A study on children ages 10 to 17 aimed to determine the habits affecting children's health. The findings are promising, showing a significant decrease in substance use-smoking, drinking, and drugs. There has also been a decline in child bullying.
However, boys, especially those in the lowest social class, may need help with a healthier diet and coping mechanisms towards pressure and depression.
HBSC Study Shows Improvements in Children's Health
Senior researcher Aoife Gavin collaborated with the HBSC research team to conduct the study on Irish Behavior in School-aged Children. The Health Behavior in School-aged Children Trends Report (HBSC) showed positive results in changing children's habits. It is a cross-sectional study in collaboration with the World Health Organization, Breaking News reported.
The report found fewer children smoking in the past two decades, declining from 22.6 to 5.3 percent, Irish Times reported. Fewer children have their first cigarette at 13 years old or younger, with at least half the percentage declining to smoke early compared to 20 years ago.
More and more are incorporating healthy habits into their day-to-day living. There is almost a 20 percent jump in the number of children brushing their teeth more than once a day. Nearly a 40 percent increase in children wearing a seat belt was also reported.
Cannabis use among children also dropped by almost 4 percent — nearly the same percentage decrease in young people who reported having sex. However, there is a decrease in the number of youth using a condom during sex.
Diet Changes Affecting Children's Health
On the other hand, there is a slight increase in the percentage of school-aged children being on a diet or trying to lose weight. Older boys were most likely dieting or doing something to lose weight. In particular, boys in the lowest social class group are adopting less healthy dieting habits. The proportion of youth doing vigorous exercise at least 4 times a week remained consistent.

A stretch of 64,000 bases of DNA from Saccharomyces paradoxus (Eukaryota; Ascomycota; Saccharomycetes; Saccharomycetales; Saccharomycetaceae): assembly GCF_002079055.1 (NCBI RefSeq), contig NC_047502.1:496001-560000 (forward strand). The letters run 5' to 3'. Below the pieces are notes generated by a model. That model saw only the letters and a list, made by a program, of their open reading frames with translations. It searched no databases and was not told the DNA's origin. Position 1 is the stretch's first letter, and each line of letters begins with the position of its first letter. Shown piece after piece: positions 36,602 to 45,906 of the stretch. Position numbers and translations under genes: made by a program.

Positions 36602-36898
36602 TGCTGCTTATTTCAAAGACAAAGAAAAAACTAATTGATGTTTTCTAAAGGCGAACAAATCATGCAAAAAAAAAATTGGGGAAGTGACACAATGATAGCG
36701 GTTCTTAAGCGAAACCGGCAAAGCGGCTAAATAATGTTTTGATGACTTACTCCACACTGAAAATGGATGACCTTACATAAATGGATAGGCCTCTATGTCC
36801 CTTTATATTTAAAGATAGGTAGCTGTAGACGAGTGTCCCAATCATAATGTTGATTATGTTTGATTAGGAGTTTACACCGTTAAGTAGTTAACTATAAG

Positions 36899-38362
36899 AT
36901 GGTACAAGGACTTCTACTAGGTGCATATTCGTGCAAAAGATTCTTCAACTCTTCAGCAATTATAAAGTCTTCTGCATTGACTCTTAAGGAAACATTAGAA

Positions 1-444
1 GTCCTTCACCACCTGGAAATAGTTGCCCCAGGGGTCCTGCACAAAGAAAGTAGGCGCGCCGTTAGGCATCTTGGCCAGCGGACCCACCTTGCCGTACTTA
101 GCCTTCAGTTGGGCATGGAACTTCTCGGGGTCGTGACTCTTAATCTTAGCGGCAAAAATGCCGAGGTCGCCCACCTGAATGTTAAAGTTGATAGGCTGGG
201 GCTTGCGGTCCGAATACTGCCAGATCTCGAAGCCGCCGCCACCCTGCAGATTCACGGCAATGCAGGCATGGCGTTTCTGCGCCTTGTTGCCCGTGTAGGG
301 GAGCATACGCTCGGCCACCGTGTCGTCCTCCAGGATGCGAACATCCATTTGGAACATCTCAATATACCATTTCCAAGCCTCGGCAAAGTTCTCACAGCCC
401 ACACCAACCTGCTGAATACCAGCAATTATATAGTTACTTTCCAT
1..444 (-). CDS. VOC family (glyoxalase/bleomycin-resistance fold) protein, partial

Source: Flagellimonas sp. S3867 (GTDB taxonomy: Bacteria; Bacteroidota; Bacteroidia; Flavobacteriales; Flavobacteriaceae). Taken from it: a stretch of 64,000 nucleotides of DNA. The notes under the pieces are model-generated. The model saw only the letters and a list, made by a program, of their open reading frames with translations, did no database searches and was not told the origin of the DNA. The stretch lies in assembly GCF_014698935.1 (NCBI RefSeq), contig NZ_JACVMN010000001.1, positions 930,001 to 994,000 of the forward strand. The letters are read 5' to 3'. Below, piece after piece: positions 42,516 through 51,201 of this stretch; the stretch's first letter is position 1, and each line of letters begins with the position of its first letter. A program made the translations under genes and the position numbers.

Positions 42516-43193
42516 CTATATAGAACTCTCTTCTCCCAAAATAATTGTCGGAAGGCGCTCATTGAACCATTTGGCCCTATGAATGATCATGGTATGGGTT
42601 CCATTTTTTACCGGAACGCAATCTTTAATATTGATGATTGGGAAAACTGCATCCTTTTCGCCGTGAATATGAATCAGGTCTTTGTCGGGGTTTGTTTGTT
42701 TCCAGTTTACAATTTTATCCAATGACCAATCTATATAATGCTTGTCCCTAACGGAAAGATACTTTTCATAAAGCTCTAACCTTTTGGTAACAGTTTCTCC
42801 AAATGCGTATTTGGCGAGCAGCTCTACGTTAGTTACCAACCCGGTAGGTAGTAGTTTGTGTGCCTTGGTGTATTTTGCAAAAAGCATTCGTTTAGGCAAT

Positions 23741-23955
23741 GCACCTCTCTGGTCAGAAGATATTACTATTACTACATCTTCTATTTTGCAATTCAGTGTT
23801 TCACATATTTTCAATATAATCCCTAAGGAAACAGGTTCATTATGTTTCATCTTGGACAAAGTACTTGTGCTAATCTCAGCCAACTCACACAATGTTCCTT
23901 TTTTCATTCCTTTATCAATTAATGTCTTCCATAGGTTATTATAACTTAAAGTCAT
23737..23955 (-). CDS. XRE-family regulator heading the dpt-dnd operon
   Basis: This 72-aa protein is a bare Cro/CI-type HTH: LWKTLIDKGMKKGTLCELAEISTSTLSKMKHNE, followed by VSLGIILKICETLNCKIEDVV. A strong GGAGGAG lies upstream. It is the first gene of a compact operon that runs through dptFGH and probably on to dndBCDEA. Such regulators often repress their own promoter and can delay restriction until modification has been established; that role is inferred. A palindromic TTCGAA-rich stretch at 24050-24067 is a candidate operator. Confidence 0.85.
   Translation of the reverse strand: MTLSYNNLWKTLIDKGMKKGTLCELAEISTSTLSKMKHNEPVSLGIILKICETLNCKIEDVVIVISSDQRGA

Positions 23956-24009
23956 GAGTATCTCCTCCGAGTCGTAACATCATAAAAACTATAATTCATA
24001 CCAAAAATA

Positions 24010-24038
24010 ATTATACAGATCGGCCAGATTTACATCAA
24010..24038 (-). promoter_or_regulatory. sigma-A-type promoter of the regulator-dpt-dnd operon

While weight dissatisfaction is a common problem among teenagers, it can be potentially dangerous. Weight dissatisfaction can lead to low self-esteem, unhealthy weight control behaviors, compromising on one's health, among others. Fad diets and skipping meals should be highly discouraged, and age-appropriate physical activity is encouraged, NCBI advised.
While reports of bullying in children have been cut nearly half, school-aged children reported feeling more pressure with school work — additionally, a sharp increase in the percentage of children feeling low at least once every week. "There is an increased need to support the positive mental health of the youth, especially with the impact of COVID-19," said Roderic O'Gorman, Minister for Children, Equality, Disability, Integration, and Youth.
ALSO READ: How to Respond When Your Child is Bullied
What Contributed to the Positive Changes in Children's Habits?
O'Gorman noted that the previous government initiatives made to support healthy choices of children's health show a positive impact in helping keep the youth safe. Dr. Colette Kelly from the Health Promotion Research Centre at NUI Galway also observed that "More children are now communicating with their parents."
Adding more good places in the local area for the youth to spend their free time in may have also contributed to the improvements in the habits of school-aged children.
Frank Feighan, Minister of State for Public Health, Wellbeing, and National Drugs Strategy, is grateful for the wealth of data "which help up shape future policy and planning towards the better health and wellbeing of our youth." Further, Feighan noted that the report is helpful in determining "areas where we are yet to make as much progress."
© 2021 ParentHerald.com All rights reserved. Do not reproduce without permission.